Chandler's Roofing and GAF bring you this handbook on California's Title 24 requirements for steep slope roofing in California, helping you meet the code and avoid hassles with your local building department.
California has over 35 million people and from 1960 to 1974 when the CEC was created, the state saw their energy consumption rise over 50% per capita, which means that not only as the state's population was increasing, the amount of energy each person was using was also increasing dramatically.
California's building efficiency standards (along with those for energy efficient appliances) have saved more than $56 billion in electricity and natural gas costs since 1978. It is estimated the standards will save an additional $23 billion by 2013.
The CEC’s forecast data shows that 1/3 of the energy (natural gas and electricity) consumed in California is consumed by buildings. Strengthening the requirements of Title 24 has been a very key element in the state’s climate change initiative.
Why Cool Roofs?
Roof surface temperatures and attic temperatures can be reduced significantly. By lowering attic temperatures, air conditioning costs can be reduced by as much as 10-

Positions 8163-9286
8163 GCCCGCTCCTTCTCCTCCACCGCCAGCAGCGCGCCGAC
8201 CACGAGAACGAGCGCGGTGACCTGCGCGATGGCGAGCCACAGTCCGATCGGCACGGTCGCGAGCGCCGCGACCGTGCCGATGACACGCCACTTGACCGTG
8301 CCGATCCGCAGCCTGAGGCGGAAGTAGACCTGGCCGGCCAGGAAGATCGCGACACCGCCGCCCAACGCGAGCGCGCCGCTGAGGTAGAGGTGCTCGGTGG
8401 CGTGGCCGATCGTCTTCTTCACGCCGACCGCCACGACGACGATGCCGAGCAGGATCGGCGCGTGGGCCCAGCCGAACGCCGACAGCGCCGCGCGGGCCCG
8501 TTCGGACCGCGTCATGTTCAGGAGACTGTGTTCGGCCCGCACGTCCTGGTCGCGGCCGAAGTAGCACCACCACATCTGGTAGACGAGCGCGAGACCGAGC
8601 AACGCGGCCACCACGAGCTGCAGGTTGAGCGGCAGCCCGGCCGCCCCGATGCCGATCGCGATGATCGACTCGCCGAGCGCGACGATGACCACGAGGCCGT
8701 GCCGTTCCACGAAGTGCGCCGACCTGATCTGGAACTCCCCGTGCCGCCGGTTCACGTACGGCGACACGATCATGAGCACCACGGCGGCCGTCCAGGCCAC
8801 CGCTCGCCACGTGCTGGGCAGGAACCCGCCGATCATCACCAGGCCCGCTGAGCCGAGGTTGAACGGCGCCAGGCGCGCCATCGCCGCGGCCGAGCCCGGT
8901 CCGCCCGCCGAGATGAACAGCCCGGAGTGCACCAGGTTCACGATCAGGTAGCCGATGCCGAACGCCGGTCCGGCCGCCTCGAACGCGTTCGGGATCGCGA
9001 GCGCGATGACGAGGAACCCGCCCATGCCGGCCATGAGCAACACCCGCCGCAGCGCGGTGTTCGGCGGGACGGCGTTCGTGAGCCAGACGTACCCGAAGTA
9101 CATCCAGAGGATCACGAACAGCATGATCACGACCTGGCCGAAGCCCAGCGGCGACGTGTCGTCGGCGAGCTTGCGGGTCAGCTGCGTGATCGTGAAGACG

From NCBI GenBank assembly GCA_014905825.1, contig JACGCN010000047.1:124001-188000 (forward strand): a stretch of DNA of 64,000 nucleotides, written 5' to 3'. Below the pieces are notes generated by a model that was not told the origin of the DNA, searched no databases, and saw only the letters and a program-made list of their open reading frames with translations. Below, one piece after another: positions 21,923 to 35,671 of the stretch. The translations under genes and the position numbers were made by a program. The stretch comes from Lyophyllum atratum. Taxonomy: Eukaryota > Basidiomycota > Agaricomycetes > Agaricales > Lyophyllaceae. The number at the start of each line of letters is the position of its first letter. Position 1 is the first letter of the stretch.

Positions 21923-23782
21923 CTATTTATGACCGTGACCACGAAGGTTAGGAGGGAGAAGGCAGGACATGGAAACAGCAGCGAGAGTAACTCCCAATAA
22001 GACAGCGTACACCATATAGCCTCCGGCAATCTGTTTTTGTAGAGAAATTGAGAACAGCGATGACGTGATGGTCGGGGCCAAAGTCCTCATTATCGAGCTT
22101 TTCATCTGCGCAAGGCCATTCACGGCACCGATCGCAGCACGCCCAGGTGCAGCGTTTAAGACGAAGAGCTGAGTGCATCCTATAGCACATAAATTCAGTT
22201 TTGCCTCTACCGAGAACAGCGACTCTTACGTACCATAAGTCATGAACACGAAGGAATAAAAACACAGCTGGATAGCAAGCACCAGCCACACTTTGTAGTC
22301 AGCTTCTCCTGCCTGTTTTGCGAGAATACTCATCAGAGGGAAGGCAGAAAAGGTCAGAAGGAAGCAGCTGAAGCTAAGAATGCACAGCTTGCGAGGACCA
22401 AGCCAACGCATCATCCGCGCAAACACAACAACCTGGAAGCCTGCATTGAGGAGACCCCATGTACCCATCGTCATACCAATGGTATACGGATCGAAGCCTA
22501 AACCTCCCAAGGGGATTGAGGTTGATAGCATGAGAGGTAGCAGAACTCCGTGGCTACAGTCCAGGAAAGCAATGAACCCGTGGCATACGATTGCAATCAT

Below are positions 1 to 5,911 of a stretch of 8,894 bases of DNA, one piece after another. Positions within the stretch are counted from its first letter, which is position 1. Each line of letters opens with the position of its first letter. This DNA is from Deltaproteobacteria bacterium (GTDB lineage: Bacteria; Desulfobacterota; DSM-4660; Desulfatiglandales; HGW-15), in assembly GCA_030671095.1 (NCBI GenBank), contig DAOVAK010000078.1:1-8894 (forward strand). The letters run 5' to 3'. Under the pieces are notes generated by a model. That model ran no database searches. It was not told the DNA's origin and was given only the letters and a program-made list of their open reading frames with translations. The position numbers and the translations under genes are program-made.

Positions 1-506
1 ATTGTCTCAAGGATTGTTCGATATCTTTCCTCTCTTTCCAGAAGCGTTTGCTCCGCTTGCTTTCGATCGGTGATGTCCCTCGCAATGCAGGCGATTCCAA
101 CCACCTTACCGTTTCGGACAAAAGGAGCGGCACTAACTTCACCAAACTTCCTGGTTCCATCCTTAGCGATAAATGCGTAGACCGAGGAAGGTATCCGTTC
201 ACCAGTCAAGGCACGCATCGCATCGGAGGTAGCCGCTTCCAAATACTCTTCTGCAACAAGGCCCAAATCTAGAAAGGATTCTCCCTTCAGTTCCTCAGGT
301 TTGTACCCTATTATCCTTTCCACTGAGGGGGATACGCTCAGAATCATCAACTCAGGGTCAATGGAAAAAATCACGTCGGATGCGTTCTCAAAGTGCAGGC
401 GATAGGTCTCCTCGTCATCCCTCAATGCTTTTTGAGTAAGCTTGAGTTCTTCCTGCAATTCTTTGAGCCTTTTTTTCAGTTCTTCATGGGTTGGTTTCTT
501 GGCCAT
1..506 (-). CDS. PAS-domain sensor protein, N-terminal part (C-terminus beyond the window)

15% according to the Department of Energy’s ENERGY STAR program. Reductions in air conditioning use help to reduce the “peak energy demand” on the power grid, reducing the need for new power plant construction. Cool roofs can reduce the effects of “Urban Heat Islands”, where data shows that urban areas have higher ambient temperatures than surrounding rural areas because of their concentration of dark surfaces and the sparseness of vegetation (dark surfaces can be up to 70F hotter on a warm summer day than reflective, “cool” surfaces).